It’s not so much worry as it is dread, I think. Author Orson Scott Card once wrote about dread: “It is that tension, that waiting that comes when you know there is something to fear but you have not yet identified what it is. The fear that comes when you first realize that your spouse should have been home hours ago; when you hear a strange sound in the baby’s bedroom; when you realize that a window you are sure you closed is now open, the curtains billowing, and you’re alone in the house.”

(I’m pretty sure that’s what I remember reading from a story collection of his back in high school. I couldn’t find the quote firsthand, so I turned to the Internet for help and can’t vouch for its total accuracy. I mean, it seems fine, but often so do words of wisdom mistakenly attributed to Einstein and Lincoln.)

Anyway.

At bedtime, I read a story packed with similes to my girls, and we took turns practicing creating some of our own: “We are as cozy as … ”

“Mice!” my firstborn said.

“We’re as sleepy as … ”

“Mice!” she said again.

I then turned to specifics of our family, saying one girl was as sweet as … and the other was as fun as … . Then I threw out: “Your brother is as sick as … ”

“A sick baby!” my secondborn shouted.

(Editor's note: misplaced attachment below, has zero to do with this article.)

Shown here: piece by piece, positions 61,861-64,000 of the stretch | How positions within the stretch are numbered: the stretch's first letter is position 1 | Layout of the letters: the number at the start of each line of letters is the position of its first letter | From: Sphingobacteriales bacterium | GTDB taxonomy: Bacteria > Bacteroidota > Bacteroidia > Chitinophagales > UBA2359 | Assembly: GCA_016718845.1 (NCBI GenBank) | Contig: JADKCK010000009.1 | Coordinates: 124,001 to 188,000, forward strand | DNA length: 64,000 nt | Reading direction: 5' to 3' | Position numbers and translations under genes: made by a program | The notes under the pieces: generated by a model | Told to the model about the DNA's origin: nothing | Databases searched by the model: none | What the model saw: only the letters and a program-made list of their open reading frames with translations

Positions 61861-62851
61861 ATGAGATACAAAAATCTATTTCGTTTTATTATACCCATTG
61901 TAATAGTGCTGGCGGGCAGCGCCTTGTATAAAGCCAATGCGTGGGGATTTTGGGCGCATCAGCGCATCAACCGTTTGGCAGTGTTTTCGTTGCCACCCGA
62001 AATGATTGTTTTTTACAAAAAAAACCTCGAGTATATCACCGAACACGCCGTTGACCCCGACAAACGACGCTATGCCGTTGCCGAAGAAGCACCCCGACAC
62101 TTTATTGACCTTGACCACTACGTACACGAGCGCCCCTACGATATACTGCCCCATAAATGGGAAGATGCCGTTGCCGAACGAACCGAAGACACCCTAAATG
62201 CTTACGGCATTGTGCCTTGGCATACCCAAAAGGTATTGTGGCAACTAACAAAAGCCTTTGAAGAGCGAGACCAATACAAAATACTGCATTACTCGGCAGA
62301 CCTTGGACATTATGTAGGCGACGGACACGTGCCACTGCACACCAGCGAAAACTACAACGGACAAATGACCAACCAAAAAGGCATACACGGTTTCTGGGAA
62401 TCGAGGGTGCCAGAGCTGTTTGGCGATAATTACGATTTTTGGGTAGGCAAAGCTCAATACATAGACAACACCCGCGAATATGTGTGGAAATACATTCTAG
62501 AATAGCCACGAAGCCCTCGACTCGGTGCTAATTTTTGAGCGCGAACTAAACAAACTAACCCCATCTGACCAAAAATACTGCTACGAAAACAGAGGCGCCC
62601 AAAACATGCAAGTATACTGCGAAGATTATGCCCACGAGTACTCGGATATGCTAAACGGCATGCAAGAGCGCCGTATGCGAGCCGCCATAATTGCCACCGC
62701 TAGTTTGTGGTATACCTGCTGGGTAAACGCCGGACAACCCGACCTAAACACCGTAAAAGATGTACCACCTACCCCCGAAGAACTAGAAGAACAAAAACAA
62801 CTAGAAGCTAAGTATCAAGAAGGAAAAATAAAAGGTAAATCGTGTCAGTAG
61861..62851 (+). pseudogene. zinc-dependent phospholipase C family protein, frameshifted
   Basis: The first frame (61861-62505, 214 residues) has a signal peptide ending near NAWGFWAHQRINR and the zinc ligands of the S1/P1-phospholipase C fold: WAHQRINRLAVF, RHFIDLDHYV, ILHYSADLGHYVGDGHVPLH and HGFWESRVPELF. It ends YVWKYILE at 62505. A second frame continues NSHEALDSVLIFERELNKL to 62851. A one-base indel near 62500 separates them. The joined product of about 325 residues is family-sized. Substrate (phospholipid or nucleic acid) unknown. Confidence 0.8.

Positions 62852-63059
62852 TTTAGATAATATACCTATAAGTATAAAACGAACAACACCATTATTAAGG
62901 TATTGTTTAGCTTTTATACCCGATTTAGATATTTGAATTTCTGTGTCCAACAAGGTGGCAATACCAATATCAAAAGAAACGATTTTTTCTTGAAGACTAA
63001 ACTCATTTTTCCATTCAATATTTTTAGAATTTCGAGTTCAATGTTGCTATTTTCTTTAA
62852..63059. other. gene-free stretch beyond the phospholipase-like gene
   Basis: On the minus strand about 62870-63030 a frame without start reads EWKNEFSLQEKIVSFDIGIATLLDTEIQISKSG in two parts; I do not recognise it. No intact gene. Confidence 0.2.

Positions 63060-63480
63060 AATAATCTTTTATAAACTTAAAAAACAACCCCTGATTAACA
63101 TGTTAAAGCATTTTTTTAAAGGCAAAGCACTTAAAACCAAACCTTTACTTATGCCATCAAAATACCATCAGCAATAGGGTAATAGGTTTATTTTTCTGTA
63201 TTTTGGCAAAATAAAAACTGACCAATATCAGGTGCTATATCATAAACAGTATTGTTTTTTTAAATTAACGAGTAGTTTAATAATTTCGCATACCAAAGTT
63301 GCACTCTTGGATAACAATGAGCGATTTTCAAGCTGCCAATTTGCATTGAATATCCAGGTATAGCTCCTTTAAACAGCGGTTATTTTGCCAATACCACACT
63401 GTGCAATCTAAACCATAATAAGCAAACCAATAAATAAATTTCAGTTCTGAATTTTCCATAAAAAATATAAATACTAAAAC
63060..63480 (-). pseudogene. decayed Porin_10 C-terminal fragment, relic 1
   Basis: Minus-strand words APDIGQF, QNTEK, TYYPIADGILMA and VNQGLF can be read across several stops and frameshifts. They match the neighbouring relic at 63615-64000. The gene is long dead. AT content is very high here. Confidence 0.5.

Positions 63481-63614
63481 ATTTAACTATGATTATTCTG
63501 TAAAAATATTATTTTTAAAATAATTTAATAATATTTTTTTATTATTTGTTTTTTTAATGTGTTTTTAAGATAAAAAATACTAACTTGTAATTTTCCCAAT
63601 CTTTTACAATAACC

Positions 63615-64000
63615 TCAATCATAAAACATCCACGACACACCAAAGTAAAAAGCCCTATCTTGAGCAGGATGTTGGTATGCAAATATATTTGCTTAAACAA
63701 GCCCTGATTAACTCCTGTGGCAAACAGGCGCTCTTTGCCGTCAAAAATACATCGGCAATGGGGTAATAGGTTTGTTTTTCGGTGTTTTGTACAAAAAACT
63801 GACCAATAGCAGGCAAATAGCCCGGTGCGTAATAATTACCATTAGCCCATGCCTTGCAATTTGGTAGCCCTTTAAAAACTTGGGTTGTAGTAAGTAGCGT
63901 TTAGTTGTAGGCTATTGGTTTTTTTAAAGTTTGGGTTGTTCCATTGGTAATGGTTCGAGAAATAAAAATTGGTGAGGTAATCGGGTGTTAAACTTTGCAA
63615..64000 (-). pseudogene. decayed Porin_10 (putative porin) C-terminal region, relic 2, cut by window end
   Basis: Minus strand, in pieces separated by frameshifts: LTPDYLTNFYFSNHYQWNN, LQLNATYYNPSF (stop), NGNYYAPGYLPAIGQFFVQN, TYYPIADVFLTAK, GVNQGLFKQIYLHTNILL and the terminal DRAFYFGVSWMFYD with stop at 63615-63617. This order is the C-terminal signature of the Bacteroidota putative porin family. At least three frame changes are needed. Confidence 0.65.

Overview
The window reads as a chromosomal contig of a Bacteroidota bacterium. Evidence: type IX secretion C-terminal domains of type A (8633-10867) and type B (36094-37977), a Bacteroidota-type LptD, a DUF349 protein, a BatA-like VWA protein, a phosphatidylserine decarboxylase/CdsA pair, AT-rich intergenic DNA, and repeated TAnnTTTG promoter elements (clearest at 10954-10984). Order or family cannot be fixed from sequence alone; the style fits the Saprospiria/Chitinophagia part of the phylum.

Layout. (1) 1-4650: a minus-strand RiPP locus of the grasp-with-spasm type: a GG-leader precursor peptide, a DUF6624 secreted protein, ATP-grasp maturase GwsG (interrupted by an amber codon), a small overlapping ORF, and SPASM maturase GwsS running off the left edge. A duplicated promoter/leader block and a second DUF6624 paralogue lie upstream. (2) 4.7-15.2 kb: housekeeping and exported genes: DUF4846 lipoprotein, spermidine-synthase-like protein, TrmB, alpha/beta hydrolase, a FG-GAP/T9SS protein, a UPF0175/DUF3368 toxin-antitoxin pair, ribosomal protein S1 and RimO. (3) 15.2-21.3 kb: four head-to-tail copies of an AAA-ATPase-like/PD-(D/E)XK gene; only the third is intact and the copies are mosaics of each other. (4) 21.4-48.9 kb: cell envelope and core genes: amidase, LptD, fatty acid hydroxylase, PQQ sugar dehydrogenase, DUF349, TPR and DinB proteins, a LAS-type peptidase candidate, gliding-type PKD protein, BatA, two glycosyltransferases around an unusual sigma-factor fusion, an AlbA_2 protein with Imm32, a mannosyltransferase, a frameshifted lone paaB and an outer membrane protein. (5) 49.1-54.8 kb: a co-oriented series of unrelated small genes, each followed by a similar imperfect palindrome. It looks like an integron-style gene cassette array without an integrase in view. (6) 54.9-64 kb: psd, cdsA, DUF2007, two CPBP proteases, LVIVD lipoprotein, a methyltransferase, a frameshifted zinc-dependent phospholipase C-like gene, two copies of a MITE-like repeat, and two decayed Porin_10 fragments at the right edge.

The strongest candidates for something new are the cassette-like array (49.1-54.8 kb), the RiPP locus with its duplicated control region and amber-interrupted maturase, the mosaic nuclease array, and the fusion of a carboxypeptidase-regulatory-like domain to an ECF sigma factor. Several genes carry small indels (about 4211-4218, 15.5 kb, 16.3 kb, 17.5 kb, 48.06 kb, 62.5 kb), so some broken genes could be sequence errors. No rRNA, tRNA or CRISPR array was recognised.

While my firstborn said, “Cancer!”

The little dude’s fever was gone the next day, and I know modern medicine has relegated to folklore the idea of teething causing a temperature rise, but darned if he didn’t have a giant tooth sticking out of his gums where there was just a little sliver of white before.

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Carol Week: Away in a Manger

 

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The decorations have been slow to come out this year, for some reason. Actually, I know the reason: our thirdborn, the 1-year-old. He’s not Christmas tree compatible, and a Douglas fir or whatever tends to be the centerpiece of the seasonal decor. We’re still planning to get a small version—something that would fit on a tabletop—but in the meantime, the nativity sets have been trickling out. My wife and daughters put up our first string of lights yesterday.

We have been listening to carols every night. After story time, the girls like it if one of us stays in the room for a while as they fall asleep. I tend to sit in a chair in the corner of their room and work on a writing project or play some mindless video game, and since Dec. 1, I’ve added playing carols, softly, to the routine.

Not much else, today. Last night was a very late night for various reasons, and a slice of life is what I’ve got in me this morning. May your day be merry and bright …